Sure. So, he takes me, shows me the embalming table. This is pre dinner conversation, by the way. And then we go into the vault where they store the bodies, and I wasn’t. Squeamish. We walk in there and there are two bodies on display. Both of whom were young men. I was 25 at the time they happened to be in their twenties as well.
I kind of staggered out backwards. He said to him, they’re young. He laughed and said, You don’t have to be old to die. And I have never forgotten that moment and not to be Google is sure negative about it, but just to put things into perspective that death is part of life and, and it can occur at any time of life.
And it does help one appreciate the day. This isn’t nothing new Buddhists have been saying this for thousands of years.
Julian Zelizer: [00:41:00] So. Yeah. And I think this year for all of us is as a way we’re thinking about it even more because everyone can remember the day before they went into lockdown or the world around them shut down.
And you think about us. You know, all of the things I miss doing. I mean, I, I never really thought before this, about going out to a restaurant and how exciting that was, but you know, now the idea not only of going to a restaurant, but sitting inside a restaurant, I was thinking this the other day is tremendous.
And I think when you live through what we’ve all just lived through in addition to. An awareness of the limits of life. And the end point of life is, is now an awareness of these things. We just take for granted, which in an ordinary day are available to us or something we not only should appreciate, but at some point, do cause you just don’t know when those opportunities go away.
Duff Watkins: [00:41:57] Ah, and that takes us to Lesson number 10, prepare for unexpected opportunities. Wait a minute, wait a minute, Julian. How am I going to prepare for something that’s unexpected?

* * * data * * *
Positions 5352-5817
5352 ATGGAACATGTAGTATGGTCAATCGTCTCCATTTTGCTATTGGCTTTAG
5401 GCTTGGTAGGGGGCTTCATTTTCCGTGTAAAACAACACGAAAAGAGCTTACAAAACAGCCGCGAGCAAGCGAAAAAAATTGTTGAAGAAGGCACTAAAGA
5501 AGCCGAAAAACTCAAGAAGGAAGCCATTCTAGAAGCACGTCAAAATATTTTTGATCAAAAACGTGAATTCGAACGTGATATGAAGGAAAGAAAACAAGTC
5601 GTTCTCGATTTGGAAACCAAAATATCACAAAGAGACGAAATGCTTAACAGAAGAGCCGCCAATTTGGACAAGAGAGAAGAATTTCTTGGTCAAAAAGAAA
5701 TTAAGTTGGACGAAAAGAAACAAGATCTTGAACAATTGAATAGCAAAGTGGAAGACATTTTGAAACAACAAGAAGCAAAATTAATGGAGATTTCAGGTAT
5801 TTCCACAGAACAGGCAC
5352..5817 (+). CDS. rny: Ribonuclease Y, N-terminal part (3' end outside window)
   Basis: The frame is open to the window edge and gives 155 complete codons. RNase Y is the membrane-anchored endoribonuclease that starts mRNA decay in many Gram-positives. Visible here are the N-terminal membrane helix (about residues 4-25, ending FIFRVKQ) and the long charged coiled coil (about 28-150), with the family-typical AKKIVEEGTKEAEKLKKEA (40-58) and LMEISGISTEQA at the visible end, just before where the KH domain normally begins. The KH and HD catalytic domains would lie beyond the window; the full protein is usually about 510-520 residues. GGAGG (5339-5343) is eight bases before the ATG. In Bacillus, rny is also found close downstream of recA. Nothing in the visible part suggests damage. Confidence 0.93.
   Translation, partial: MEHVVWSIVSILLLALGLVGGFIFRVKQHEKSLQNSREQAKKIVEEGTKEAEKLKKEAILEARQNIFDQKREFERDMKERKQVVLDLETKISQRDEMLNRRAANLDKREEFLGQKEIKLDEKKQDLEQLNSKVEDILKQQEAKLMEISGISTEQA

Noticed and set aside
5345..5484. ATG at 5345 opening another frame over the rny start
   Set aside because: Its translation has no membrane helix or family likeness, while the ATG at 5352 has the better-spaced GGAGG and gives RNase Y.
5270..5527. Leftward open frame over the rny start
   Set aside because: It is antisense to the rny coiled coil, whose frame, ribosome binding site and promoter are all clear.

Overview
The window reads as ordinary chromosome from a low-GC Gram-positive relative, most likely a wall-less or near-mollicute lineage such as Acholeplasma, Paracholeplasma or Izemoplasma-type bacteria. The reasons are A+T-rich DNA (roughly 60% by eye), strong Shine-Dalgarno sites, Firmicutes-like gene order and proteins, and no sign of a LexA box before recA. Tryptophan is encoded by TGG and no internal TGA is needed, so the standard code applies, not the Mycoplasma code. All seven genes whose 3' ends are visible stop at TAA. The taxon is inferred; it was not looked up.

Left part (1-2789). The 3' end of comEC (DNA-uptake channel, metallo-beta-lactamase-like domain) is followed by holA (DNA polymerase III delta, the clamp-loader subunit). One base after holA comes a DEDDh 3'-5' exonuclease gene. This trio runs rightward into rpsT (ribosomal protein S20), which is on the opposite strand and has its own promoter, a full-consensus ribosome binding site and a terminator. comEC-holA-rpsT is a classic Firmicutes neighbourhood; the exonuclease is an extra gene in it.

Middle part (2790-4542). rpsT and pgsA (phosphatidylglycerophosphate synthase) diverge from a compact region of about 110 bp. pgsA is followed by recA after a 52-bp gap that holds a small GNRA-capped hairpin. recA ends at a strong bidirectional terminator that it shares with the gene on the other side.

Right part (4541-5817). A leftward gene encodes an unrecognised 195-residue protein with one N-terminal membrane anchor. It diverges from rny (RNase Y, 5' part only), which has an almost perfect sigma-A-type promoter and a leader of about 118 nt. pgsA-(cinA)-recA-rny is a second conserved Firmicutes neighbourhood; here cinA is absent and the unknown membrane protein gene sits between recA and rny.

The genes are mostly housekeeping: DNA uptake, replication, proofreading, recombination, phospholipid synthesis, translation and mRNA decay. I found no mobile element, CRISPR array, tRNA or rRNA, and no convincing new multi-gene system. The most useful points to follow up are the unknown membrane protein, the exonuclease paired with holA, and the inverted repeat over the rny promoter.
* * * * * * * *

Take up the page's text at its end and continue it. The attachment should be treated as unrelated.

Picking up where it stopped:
Julian Zelizer: [00:42:06] Yeah. Yeah. This is probably from studying politics so much. And I teach a class on leadership. Some of the discussion is always from students who say, how do you teach leadership?
It’s like, you’re either a, a leader. You’re not, but B things happen that are just work out for you. It’s like every presidential victor, things just come together. In a way that when you look back, it makes sense and like, how are you going to replicate that? But there’s ways I really believe you can position yourself so that when they happen whenever they happen, whether it’s in a day, a month or five years, if you’re prepared for that, if you have all the skills that you need and the insights that you need and the drive that you need, you will take advantage of the opportunity.
Where other people will just let it go. I mean, my life has been full of these moments where someone says, Hey do you want to write a book? Or, Hey, are you interested in this, in this job? And obviously I couldn’t predict those were going to happen. But when they happen, I was in good shape. Intellectually to take advantage of them.
And I tell students all the time, I, I can’t tell them where jobs are going to happen and can’t tell them what things in a good way will happen in their career. But I can have them prepared. I can have them know their material really well. Like you can have them prepared to be articulate in front of a group or a job interview.
And if you are that person, they are the ones. Usually who are the ones who succeed when those opportunities emerge. And you see this, if you study life all the time, it’s not an accident. The people who do well we’re able to capitalize on these windows when they open.